Animation nerds actually got upset a few years ago because a new iteration of the classic Simpson's introduction had a lesser range of motion and had shifted details from the active foreground to the static background. You can also see that they've taken a tendency towards clearer, cleaner frames, stylizing things like their teeth (we now rarely see both rows of teeth separate and even more rarely are individual teeth rendered) and shifting to a clearer color palette and linework (due to increased definition tv).Cybernetic pig wrote:I'm unsure about "streamlined". Sure the finalized style of character design is more simplistic looking, however the animations have far more frames, and the backgrounds feature much more definition.Season One Simpsons weren't particularly easy on the eyes. They've streamlined, experimented and refined a lot over the years. However the principle remains constant.
Season One, Episode Five
Season Twenty-five, Episode Five
You can see that backgrounds have more "definition" now but they're in a manner that's selective. Little details like scratches in the wall work fine now that it's high definition and these can be included clearly without distracting. They still rely heavily on repeatition of similistic geometric shapes and shading is only used when it's in the distance, a massive object or a really complex stylized to be simple enough it's not distracting (like a tree). Scenes where characters are going to return to and be at for long periods have complicated backgrounds, while others have simple and/or reptitious backgrounds.
Early episodes sometimes had ridiculous amounts of detail and clutter in backgrounds, but the mileage varied wildly.
I'm going to be honest, I don't really care for pretty. I love beauty, don't really care for pretty.The big picture is much prettier with HDTP and New Vision, and the flaws few and far between and easily fixable in the grand scheme. It is worth it.Again it comes down to my fixation with the big picture. Not being able to read the plaques on memorials never bothered me because it made sense that the wear and tear would make the illegible and the priority was it was a site that enshrined history rather than the details on the real historical event.
Particularly because things like the shift from "functional and charming" in Duke Nukem 3D
And trying to "pretty" up every aspect of it and then incorporate other idea in game development, Duke Nukem Forever
I also don't really care for detail if it can distract from the core. You can implement a lot of detail and believability without ruining priorities, but large blocks of unrelated flavor text on a shiny brass plaque in a delapidated memorial. One bit of popular media that's basically a master class on that is the TV show Archer. Here's a panel that you can read for ten seconds or an hour:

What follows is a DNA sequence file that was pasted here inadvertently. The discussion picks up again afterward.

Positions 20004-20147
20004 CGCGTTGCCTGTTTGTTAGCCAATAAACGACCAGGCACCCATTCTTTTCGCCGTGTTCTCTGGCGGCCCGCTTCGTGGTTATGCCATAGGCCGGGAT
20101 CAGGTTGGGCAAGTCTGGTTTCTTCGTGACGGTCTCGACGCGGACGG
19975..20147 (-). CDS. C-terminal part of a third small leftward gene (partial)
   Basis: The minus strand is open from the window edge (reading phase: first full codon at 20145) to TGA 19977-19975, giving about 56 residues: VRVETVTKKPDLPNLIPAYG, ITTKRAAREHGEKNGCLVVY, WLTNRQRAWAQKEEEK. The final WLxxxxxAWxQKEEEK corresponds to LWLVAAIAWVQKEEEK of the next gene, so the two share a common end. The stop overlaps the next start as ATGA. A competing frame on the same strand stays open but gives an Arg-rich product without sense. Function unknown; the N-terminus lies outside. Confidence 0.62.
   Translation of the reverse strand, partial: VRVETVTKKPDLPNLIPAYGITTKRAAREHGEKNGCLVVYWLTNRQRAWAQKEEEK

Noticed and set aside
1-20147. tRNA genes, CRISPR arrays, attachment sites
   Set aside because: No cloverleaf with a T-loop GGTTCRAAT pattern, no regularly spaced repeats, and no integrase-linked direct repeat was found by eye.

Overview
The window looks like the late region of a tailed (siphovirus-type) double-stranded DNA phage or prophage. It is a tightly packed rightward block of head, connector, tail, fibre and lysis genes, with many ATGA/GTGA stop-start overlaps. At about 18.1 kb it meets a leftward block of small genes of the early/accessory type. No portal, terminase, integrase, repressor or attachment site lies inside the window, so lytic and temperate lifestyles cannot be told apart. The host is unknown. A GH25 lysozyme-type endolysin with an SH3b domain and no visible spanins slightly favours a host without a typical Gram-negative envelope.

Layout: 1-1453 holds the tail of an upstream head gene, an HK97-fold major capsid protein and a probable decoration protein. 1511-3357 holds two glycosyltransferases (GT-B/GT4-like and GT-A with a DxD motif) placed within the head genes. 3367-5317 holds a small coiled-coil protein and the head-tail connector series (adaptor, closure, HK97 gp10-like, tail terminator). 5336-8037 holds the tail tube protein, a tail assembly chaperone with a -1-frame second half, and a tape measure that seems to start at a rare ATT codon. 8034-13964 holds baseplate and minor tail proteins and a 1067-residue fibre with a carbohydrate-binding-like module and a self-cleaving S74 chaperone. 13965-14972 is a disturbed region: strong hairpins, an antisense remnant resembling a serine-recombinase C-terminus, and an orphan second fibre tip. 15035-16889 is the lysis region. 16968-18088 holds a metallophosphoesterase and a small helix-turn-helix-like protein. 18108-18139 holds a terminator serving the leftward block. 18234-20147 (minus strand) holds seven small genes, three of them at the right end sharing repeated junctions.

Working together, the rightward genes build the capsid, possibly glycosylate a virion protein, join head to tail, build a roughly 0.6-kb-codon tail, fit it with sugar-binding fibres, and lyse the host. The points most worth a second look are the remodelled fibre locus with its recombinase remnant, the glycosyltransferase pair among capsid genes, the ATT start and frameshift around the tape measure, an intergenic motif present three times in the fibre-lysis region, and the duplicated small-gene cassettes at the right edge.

These backgrounds are lovingly painted over 3d generated images to ensure perfect perspective and consistency between angles and giving them loving subtle textures and potential details. Up to and including the abstract painting behind Cheryl. There's also some concession details like how Cheryl's plaque is easily readable even though it would probably be hard to make out at that angle due to reflection etc.
It works because the figures in Archer are so well defined, stand out clearly due to be stylized and hence immediately draw in your attention (along with their props). When you're done looking at them your eyes can wander to appreciate the background, but even you don't get time for that the general aesthetic of the background sinks in immediately. It's an older than dirt trick in animation but it works in video games. You can see the evolution of it's use in the Borderlands Franchise.
Borderlands: The Pre-Sequel
This is also why inconsistencies can disproportionately ruin an experience, kind of like Clipart.
It's not so much less is more as the need to respect the standard of the base product. I fully believe that the unpolished areas, minimalist graphics (even for the era) and basic assets are part of the concessions that had to be made not just for the sake of project management (a good topic today, rather than a perfect product never) and the inherent limitationon of a single CD and a lot of settings, props and voice acting.You're very much arguing from the stance of "less is more", which is unusual for DX considering its comprehensive kitchen sink design that resulted in many aspects being left unpolished. Still, a lot of your points are absolutely valid and yes, less can be more if more is just badly implemented, but I don't think that is the case for HDTP + New Vision in most respects.
Mods being done as personal practice of course, don't have to worry about this. You can do a mod to reskin and re-model your favourite character and people who also love that character will appreciate it regardless of what it does to the overall aesthetic. However, for a mod to be an overall improvement (which is what you want if you're going to package it in) you want it to take into account things like what prioritizing and maintaining consistency.
One of the most obvious quirks of HDTP for instance, is that Bob Page looks unimportant compared to Walton Simmons. This isn't a problem if you're just playing so you can experience the new visuals or something new, but it is a baffling quirk if you're going in expecting to experience the story similarly or more intensely than you did the first time (or a new player or one who never finished the original).
So rather than less is more, I'm in favour of embracing stylizing as a means of prioritizing. Do some things simply so you can do other things amazingly.